11 . Doug said he was sorry to have slept through the graze. Fact.
12. Rick Lavery gave suggestions and comments on the talks for the General Assembly. Fact.
13. The note in the R.A.S.C. Journal about variable stars is bringing good response. Fact.14. There are four more grazes coming up. New batteries and good tape are recommended. Fact.
15. Al Miller gave a talk in 29 1⁄2 seconds that was five minutes long. Fact.
16.Al and Ken's book is covered but needs a cover. Fact.
17. Al would like Coma-Virgo observers. Fact.
18. Walter Turner explained an idea of his for a blink-coraparator. Discussion followed. Fact.
19. Murphy rubs us the wrong way. Friction.


DEEP SKY - LEO

Allen Miller

Now that the Swami has blessed us with Spring I am able to stay outside for prolonged periods of time - at least five minutes - without freezing. Not only has the warm weather come, but also the Coma-Virgo group hits the scene at about 2200 EST. To get on with it then, if you have a telescope and would like to try your luck at these elusive objects, by all means go ahead. Don't forget though, any good drawings and descriptions might appear in the next little book that Ken and I have planned.

At the meetings I will have finder charts available to aid you.

P.S. (Advt.) The "Midsummer-Nights’ Dream" books are being bound and covered. For all those people who ordered, they will be ready at the April meeting. There are also an extra 20 copies for sale, Buenas Noches.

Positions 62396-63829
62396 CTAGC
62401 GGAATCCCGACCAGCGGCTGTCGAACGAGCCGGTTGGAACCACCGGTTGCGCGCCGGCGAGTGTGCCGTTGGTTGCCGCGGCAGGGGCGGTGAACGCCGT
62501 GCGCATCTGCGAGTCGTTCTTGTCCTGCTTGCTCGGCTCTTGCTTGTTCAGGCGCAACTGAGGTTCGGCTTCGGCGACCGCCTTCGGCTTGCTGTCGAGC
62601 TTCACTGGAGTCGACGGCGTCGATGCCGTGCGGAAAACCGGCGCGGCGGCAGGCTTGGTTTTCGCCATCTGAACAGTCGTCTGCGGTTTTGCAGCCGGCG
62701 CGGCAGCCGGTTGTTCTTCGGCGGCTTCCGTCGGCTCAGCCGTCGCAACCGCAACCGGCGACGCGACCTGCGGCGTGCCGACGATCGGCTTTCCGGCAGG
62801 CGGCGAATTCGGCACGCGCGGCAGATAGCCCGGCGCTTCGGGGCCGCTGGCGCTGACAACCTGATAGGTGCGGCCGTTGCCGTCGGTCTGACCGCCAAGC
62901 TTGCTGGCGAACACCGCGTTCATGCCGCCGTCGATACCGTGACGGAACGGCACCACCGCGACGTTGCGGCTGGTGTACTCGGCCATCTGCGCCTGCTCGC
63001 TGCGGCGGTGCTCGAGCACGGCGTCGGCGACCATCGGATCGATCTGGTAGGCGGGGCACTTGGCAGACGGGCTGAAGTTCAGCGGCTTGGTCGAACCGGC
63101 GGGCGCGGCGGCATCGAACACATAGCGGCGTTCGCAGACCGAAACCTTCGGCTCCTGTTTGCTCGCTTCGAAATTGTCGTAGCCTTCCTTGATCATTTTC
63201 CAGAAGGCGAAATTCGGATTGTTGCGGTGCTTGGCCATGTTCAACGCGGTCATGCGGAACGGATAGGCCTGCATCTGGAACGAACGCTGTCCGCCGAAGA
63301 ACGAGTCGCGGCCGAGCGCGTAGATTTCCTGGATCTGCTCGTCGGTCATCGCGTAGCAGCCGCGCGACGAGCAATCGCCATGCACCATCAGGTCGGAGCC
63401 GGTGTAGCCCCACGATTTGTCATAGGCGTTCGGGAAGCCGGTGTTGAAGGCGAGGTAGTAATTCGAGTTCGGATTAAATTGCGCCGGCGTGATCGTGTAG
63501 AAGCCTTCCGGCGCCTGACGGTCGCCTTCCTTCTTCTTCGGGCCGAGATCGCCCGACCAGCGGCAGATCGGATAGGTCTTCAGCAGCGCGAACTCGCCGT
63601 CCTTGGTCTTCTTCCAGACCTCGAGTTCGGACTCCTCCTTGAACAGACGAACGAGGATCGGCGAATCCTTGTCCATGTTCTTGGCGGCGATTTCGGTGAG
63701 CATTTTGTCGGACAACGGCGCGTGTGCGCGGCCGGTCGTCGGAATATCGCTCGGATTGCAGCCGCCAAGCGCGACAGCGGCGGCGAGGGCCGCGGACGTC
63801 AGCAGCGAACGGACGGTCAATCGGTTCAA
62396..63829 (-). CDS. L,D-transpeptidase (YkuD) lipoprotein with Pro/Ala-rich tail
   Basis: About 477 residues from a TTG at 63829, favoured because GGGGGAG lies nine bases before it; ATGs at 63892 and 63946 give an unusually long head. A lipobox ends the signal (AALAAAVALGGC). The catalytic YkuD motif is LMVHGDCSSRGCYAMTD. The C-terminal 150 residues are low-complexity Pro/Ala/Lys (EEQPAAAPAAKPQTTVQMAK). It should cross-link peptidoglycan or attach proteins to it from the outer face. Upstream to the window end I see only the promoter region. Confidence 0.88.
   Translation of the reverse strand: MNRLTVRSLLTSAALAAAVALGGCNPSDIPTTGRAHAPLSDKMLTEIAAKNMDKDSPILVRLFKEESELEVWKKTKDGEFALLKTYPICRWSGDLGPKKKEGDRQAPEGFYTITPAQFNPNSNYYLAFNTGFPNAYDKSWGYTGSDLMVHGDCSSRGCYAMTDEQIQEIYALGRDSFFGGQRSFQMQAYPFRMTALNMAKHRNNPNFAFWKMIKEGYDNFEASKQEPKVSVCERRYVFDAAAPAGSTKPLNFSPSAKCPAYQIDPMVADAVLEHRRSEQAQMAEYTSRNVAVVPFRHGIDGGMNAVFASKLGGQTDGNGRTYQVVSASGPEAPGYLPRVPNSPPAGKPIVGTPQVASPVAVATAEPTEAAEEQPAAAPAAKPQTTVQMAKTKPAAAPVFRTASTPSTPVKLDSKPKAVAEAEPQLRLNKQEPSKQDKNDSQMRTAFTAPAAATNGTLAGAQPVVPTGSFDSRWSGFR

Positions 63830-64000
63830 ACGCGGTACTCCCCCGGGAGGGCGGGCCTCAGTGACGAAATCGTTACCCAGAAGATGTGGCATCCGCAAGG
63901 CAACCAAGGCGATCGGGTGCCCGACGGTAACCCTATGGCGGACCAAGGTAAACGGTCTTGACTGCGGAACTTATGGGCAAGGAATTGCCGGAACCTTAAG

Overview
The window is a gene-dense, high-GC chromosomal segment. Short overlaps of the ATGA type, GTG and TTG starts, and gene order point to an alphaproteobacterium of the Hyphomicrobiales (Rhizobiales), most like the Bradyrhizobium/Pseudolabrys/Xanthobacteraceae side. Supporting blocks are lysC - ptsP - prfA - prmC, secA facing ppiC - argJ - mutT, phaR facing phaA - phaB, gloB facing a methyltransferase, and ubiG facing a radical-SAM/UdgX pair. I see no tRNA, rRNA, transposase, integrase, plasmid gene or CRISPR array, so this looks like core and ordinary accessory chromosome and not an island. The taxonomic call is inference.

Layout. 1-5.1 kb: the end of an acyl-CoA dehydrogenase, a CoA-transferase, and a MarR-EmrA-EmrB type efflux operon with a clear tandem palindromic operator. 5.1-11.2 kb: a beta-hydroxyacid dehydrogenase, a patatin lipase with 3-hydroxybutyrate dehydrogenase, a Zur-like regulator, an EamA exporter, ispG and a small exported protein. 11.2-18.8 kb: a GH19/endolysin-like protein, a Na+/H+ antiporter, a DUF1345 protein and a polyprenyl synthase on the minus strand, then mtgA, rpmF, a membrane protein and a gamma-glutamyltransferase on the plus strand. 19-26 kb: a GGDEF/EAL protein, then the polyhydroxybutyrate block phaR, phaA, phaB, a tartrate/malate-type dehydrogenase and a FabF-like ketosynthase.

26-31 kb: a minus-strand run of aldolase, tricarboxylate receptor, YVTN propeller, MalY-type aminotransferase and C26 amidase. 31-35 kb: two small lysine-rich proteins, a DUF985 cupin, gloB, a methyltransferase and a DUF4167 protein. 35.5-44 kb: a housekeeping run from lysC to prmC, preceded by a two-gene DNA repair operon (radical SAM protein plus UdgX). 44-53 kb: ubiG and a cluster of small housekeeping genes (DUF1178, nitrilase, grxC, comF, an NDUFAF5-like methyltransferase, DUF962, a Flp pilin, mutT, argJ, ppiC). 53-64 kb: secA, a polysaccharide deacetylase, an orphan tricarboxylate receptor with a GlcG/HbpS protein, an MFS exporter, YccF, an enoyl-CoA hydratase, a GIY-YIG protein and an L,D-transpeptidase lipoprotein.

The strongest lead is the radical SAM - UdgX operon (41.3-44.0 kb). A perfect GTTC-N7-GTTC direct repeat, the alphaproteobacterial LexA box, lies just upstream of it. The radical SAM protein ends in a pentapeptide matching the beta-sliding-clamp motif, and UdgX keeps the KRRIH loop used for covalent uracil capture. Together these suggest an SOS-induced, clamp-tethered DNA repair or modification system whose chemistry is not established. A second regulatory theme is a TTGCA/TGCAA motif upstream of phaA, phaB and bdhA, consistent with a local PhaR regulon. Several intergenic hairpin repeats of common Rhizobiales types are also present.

CENTRE MEETING - MAR 15

Dr. Gaizauskas gave an interesting illustrated talk on the new Ottawa River Solar Observatory at Shirley's Bay.


METEOR NOTES FOR MARCH

Ken Hewitt-White

Severe winter conditions have prevented much observing in March, The coffins have been closed down since mid-February due to the presence of some apparently unmeltable ice caked in the bottom.* This has resulted in only single efforts at observing, in a lonely lawn chair with a heater shoved up the end. The fellow who has deemed it necessary to perform this kind of perverted martyrdom is me, I have logged 21 hours of observing in
March, mostly on school nights. I hope that in April, when my exams roll around, others will be able to take up where I must leave off; by that time the ice in the coffins should be well on its way to becoming soft.

As I write this, work on the A .M.S. special project - that of defining the Gamma Virginid meteor radiant, is progressing nicely. I have plotted a very excellent radiant point and will discuss it at the May meeting.

We need new observers BUT not before May. The lousy weather has prevented introductions for new people so far and now I must delay any introductory lessons until after my exams. More about that in May Astronotes.

I will be delivering a paper on our meteor setup at the General Assembly. I urgently need some decent slides of recent Quiet Site fixtures. A good shot of the coffins, in colour, would be especially nice.

Observers are reminded that April is FIREBALL MONTH. Many of the brightest fireballs on record have been discovered during this month. Keep your eyes up and let me know the instant you see anything very bright; even in exams.